Prespawn MagicPrespawn Magic Hank Parker's advice for red-hot prespawn action will give you a fishing day you’ll remember forever!
By Hank Parker
If you’re a bass angler, you know about the magic of the prespawn fishing season. But do you know when it begins, where to look for bass or how to adjust to changing conditions?
That’s the difference between anglers who catch quality fish consistently throughout the prespawn season and those who have more bad days than good ones.
It all begins once winter winds down and the days become longer and warmer. The warmth stimulates activity throughout the food chain and lures bass from their deep, winter haunts. And although bass are feeding more frequently, remember that their spawning urges are key factors in what draws them shallow.
Most anglers think of the prespawn season as a period when bass are cruising potential shallow-water nesting areas. The good fishing begins long before then.
Think of it as a three-stage cycle that runs two months or longer. The first stage occurs when bass start moving out of wintering areas and schooling on main lake points and ledges. Then, as the water warms faster, they filter onto secondary points and creek channels before finally buckling down on actual spawning flats to begin nesting operations.
I like to intercept prespawners when they’re staging on lake ledges and major points – the same deep areas I’ll fish during the heat of the summer after the spawn. The early staging fish can be extremely aggressive and easy to catch, yet they often are neglected by anglers who prefer to wait for them to move onto secondary points or into shallow water. If you fish often, you can follow those deep fish as they migrate closer to spawning areas with each warming day.
Although a wide variety of lures work during prespawn, you can count on a crankbait, jig-and-pig or spinnerbait to produce most of the time. My preference depends upon the structure, but early in the season I’ll use a crankbait that runs deep because it gets down to where the fish are and allows me to cover a lot of water. You can probably catch fish on smaller crankbaits during the prespawn, but I’m looking for giants.
Water temperature is a deciding factor in where and how to fish during the prespawn. If the water temperature is below 58 degrees I know to slow down my lure presentation. If it’s warmer, I’ll choose lures that cover water more quickly. Also, if the sun is shining on a calm day, I know the water temperature will rise throughout the day and the fish likely will change their mood.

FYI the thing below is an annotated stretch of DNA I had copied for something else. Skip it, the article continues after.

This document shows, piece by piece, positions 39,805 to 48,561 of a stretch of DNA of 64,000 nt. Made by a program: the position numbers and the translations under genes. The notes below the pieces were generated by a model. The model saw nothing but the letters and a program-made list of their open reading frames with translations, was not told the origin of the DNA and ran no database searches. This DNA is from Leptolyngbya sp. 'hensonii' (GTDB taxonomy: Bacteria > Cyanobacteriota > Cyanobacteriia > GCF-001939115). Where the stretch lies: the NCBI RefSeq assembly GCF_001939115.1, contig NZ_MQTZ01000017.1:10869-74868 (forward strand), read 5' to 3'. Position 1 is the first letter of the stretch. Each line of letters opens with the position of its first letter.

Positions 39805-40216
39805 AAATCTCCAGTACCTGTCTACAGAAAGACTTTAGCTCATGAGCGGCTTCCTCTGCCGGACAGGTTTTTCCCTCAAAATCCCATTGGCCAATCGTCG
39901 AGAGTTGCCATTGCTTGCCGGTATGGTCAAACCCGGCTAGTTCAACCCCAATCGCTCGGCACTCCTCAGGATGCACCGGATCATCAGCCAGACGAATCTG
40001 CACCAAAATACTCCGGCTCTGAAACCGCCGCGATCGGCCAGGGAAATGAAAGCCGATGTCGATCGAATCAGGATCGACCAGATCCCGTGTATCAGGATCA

That’s important to remember, because what works in the morning may not work in the afternoon. For example, if during the late prespawn season you’re catching bass by pitching a heavy jig into the bushes and the pattern dies, don’t assume the fish have left the cover. What probably happened is the bass have moved nearer to the surface to suspend in the bushes where the water is warmer. The heavy jig is dropping too quickly; therefore, a change to a floating worm or spinnerbait might be more productive.
Water clarity can make a difference, too. Spring rains can muddy shallows that held bass the week before. That mud chases a lot of anglers to other areas in search of clearer water, but not me. Muddy water moves bass closer to the banks where they can be caught on a jig or spinnerbait, especially when water temperatures are 58 degrees or more.
My final advice for red-hot prespawn action is to look for unmolested fish. Probe those areas that are overlooked by other anglers and you may stumble into a fishing day you’ll remember forever.
You can find more articles, quick tips and much more at HankParker.com.
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